ticket tip – Boeing, Boeing

Saturday 9 December 2006

Frances de la TourNews reaches the West End Whingers of a highly questionable plan to revive the highly passe sixties “sex comedy” Boeing, Boeing.

Made into a lamentable film starring Tony Curtis and Jerry Lewis in 1965, the only reason for enduring the movie is the presence of the always watchable WEW favourite Thelma Ritter as Bertha the maid; presumably this is the role which will be taken by the almost-as-marvellous Frances de la Tour in this revival. Other sadly misguided names who have signed up are Roger Allam and Mark Rylance. And now recently announced Daisy Beaumont(Star Stories) Tamzin Outhwaite (Eastenders) and the fabulous Michelle Gomez (The Book Group/Green Wing). Of course Andrew hasn’t heard of any of these three, but then Andrew doesn’t really “do” TV. The beard tends to be a bit of a giveaway.

The plot of the farce revolves around a playboy who manages relationships with three air hostess whose flight schedules mean that they never get wind of each others’ existence until… You get the picture.

Presumably there must be some masterplan for updating this tripe. Here are some WEW suggestions for producer Sonia Friedman:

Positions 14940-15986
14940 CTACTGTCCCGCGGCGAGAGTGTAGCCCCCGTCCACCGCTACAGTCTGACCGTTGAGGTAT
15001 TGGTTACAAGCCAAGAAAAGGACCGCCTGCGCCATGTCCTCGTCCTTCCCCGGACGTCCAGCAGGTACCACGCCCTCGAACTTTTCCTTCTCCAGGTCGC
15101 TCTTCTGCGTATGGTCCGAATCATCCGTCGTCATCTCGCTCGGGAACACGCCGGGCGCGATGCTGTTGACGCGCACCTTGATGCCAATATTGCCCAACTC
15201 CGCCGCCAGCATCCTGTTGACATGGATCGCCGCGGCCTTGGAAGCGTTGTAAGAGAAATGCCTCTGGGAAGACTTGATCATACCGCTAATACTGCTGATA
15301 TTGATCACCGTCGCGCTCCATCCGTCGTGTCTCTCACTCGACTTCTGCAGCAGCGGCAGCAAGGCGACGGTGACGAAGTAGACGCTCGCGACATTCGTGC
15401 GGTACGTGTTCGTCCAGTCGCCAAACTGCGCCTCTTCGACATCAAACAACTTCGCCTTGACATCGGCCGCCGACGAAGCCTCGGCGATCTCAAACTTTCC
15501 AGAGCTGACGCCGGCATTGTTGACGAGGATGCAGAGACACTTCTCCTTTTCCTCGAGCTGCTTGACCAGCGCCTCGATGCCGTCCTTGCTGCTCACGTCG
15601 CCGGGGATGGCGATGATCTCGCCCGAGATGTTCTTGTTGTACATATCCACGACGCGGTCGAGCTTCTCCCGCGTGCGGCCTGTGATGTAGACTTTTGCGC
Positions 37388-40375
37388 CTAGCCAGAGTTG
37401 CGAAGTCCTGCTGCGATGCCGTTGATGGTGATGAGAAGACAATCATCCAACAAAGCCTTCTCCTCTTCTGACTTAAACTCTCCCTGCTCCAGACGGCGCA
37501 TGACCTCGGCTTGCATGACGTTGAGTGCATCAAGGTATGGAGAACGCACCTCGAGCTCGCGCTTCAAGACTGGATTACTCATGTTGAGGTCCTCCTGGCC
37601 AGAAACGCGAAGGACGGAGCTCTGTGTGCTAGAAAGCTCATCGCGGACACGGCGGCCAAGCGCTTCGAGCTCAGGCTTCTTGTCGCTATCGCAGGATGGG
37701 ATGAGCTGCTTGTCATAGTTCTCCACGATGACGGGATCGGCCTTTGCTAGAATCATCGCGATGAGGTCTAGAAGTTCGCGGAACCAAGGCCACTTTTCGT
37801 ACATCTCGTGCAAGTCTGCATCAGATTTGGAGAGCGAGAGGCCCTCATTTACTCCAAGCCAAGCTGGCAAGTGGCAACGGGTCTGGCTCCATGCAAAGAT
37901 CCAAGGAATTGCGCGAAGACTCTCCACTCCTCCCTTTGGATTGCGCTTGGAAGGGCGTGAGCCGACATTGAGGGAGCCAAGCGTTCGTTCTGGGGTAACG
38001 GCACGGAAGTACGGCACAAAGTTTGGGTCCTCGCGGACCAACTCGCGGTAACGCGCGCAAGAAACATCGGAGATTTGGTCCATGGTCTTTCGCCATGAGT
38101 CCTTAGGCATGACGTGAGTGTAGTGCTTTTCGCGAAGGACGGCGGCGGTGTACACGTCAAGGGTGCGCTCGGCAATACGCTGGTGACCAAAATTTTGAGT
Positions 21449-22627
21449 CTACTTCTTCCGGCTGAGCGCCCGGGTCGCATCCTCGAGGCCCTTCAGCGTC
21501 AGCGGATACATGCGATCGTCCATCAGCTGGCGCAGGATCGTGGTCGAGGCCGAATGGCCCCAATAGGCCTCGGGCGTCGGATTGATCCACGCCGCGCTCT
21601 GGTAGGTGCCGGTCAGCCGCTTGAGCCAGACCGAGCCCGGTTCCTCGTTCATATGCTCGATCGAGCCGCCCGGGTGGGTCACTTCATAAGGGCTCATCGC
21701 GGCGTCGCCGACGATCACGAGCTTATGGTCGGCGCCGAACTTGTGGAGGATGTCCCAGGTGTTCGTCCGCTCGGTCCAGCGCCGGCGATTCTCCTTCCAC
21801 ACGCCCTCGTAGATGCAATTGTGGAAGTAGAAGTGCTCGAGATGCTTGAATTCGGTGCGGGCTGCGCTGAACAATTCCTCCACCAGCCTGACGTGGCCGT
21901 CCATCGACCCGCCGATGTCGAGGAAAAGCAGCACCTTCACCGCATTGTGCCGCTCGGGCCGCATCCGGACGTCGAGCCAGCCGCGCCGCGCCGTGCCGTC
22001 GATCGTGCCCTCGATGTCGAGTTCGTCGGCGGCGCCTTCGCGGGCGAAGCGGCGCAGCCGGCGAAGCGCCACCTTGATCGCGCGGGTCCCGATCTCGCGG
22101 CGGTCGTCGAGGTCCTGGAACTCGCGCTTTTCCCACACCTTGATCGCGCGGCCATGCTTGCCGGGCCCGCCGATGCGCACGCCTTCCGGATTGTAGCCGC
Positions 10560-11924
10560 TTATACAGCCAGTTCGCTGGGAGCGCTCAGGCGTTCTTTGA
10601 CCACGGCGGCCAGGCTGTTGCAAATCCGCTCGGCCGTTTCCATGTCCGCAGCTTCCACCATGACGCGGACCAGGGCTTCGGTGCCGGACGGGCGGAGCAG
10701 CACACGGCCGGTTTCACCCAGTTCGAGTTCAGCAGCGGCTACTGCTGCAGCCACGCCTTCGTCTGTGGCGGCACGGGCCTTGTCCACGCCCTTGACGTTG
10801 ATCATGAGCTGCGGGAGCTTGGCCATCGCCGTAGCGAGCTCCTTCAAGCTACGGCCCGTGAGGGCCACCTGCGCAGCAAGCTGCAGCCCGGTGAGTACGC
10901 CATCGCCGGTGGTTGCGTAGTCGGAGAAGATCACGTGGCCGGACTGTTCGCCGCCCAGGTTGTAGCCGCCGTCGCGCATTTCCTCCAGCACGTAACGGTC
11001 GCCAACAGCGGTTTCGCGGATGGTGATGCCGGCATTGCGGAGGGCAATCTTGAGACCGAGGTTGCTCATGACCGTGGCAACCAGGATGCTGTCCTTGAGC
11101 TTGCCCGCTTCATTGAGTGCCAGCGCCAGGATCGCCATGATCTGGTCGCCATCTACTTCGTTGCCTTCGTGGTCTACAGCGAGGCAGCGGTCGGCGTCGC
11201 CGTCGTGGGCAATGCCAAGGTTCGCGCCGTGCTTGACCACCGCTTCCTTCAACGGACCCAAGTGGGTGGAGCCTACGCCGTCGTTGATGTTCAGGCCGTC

• Reflect the realities of modern day cabin crew in the casting, although unfortuantely at 62 this would make de la Tour far too young for the role of a BA stewardess.
  • Adopt the budget airline model. This would involve staging the play in Luton with curtain-up at 5.20 am. Oh, and a scrum involving unallocated seating.
  • Rename the play Airbus A380, Airbus A380, delay the opening night indefinitely and/or have the curtain go up hopelessly late every night.
  • Adopt the National Theatre’s policy of not letting bags larger than a certain size into the auditorium.

Postscript 25 January 2007: Hoorah for Rhoda Koenig’s piece in The Independent.

Postscript 14 February 2007: We went to see it. We were so, so wrong.  Here’s our review

3 Responses to “ticket tip – Boeing, Boeing”

  1. John O'Neill Says:

    Could they possibly have found anything more dated? Even if it’s just done as a completely straightforward period piece/ homage, the piece itself is so lame and contrived! If we’re doing 60s nostalgia, let’s have a proper revival of “Promises, Promises” instead!

  2. andreworange Says:

    Indeed, John. What’s amazing is how the producers are all bemoaning the fact that the West End theatres are stuffed with musicals and there’s no-where left to stage a play, then when they get the chance, the revive this drivel. If the choice is between Boeing, Boeing and another musical, then I’m with you: Bring on Burt Bacharach!

  3. Quiller Says:

    Saw it this week. It’s dire. Felt sorry for the cast but they should have known better (so should I!)


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